3 tablespoon cocoa powder
1/4 teaspoon salt
1 teaspoon baking powder
1 cup granulated sugar
1/8 cup oil (I used vegetable, I bet coconut would be outstanding)
1/4 cup mashed, very ripe avocado (about 1 small)
1 cup water
1 tablespoon vinegar (Joy uses white; I was out and used red wine)
1 teaspoon vanilla

1. Preheat oven to 350 degrees and grease your cake pan(s).

2. In a large mixing bowl, sift all dry ingredients together except for the sugar. This is important for gluten free baking, as it aerates the flour to create a more fluffy, less rock-like result.

3. Mix all the wet ingredients together, including your mashed avocado.

4. Add sugar to the wet mixture and stir.

5. Add in the wet ingredients to the dry, and beat with a whisk by hand until smooth.

6. Pour into greased cake pan and bake for about 40 minutes, until a toothpick comes out clean.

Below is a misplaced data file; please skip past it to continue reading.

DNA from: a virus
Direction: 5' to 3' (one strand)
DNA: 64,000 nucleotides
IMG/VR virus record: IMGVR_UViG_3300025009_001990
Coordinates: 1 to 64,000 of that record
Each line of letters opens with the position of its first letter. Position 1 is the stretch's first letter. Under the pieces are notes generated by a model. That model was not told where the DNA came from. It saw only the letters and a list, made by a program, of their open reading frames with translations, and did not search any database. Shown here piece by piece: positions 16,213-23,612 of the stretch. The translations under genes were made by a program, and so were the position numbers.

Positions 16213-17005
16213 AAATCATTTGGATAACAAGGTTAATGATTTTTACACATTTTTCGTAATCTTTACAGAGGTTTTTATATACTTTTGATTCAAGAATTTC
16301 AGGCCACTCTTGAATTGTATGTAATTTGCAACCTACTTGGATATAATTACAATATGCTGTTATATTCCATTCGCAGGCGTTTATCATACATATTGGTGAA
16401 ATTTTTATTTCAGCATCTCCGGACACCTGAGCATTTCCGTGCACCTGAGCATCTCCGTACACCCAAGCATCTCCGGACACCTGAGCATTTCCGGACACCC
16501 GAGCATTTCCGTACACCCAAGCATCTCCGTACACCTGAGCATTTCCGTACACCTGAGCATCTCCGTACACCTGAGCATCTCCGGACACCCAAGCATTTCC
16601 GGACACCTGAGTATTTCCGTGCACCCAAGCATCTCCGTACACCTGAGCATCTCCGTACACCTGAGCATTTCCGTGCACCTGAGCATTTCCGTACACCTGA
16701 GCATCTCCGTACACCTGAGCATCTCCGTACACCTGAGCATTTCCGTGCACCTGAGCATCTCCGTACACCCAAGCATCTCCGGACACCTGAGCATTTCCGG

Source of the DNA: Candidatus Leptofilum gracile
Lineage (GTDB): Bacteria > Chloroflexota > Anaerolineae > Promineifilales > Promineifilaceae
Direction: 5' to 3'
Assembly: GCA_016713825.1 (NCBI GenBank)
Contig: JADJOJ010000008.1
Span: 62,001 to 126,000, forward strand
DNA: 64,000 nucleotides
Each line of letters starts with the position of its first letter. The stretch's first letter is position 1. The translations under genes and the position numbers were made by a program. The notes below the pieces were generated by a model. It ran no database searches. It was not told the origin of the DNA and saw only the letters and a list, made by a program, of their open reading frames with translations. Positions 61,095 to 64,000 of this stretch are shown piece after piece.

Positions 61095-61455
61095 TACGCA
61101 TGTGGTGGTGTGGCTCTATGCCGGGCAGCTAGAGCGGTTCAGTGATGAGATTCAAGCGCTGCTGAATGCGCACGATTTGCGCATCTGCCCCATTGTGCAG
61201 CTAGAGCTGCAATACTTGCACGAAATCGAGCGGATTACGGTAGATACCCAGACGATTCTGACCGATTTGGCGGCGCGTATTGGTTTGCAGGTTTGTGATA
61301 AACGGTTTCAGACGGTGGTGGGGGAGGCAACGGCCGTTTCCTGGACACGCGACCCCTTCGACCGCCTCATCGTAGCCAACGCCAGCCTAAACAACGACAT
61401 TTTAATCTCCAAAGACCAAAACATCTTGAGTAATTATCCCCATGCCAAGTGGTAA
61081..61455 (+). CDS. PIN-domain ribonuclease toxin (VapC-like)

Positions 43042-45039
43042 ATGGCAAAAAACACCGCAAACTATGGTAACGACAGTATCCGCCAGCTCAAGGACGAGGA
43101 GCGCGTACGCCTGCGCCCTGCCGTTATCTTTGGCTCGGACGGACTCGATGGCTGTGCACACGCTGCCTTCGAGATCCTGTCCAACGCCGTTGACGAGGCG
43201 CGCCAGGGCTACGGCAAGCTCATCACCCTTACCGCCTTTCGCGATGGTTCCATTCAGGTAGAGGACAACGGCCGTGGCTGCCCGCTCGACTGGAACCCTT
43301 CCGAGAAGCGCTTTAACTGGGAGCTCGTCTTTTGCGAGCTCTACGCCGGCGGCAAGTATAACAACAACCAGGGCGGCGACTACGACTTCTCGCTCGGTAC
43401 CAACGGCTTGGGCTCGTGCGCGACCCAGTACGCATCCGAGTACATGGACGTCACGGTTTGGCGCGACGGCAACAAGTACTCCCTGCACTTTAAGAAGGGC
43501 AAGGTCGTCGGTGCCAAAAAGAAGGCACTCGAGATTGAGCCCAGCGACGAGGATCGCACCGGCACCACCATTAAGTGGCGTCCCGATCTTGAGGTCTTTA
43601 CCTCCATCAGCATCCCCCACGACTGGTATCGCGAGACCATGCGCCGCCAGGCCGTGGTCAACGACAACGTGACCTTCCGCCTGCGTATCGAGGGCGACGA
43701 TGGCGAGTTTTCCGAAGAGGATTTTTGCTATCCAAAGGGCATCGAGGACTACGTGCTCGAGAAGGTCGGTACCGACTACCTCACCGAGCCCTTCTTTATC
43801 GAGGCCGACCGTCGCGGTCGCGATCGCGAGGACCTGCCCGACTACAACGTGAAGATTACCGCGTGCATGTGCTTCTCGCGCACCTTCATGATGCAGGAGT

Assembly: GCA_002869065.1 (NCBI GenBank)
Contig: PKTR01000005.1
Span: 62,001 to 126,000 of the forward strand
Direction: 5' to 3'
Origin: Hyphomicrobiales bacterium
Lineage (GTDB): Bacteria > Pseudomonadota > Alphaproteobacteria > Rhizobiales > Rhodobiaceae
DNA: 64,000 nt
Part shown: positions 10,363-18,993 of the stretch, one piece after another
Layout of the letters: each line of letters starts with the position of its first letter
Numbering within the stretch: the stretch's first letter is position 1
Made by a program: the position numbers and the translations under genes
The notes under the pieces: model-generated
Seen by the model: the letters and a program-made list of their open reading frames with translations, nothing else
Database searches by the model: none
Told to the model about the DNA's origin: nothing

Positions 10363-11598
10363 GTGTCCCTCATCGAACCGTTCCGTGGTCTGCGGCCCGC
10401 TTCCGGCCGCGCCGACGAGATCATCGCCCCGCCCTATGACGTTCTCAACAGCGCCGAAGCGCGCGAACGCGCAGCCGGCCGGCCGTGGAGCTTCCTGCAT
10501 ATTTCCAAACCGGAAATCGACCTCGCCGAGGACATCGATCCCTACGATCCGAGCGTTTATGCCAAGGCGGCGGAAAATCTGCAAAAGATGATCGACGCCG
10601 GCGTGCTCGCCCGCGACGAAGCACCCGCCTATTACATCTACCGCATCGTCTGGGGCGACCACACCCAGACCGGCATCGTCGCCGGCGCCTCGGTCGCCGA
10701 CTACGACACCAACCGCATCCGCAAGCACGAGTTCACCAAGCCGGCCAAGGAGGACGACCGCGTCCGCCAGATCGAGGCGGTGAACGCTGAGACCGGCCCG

Once the cake is done, let it cool in the pan for 15 minutes and then on a cooling rack until you frost that baby.

Speaking of...

Avocado Frosting
Yields enough frosting for one round 9-inch cake

4 oz. avocado meat (about 1 small very ripe)
1 teaspoon lemon juice
half pound of powdered sugar
1/4 teaspoon vanilla

Peel, pit and mash the avocado in a medium bowl.

Beat in lemon juice for about 2-3 minutes, until light in color.

Beat in powdered sugar a little at a time.

Add vanilla until just combined.

Refrigerate if not using immediately (but I totally suggest you do).

I frosted half with leftover chocolate butter cream frosting (making this, yes, not vegan), which the boy very much enjoyed. And BONUS (sing song tone), I get leftover avocado frosting to frost some strawberry brownie bites that were somehow leftover. Done deal, yo.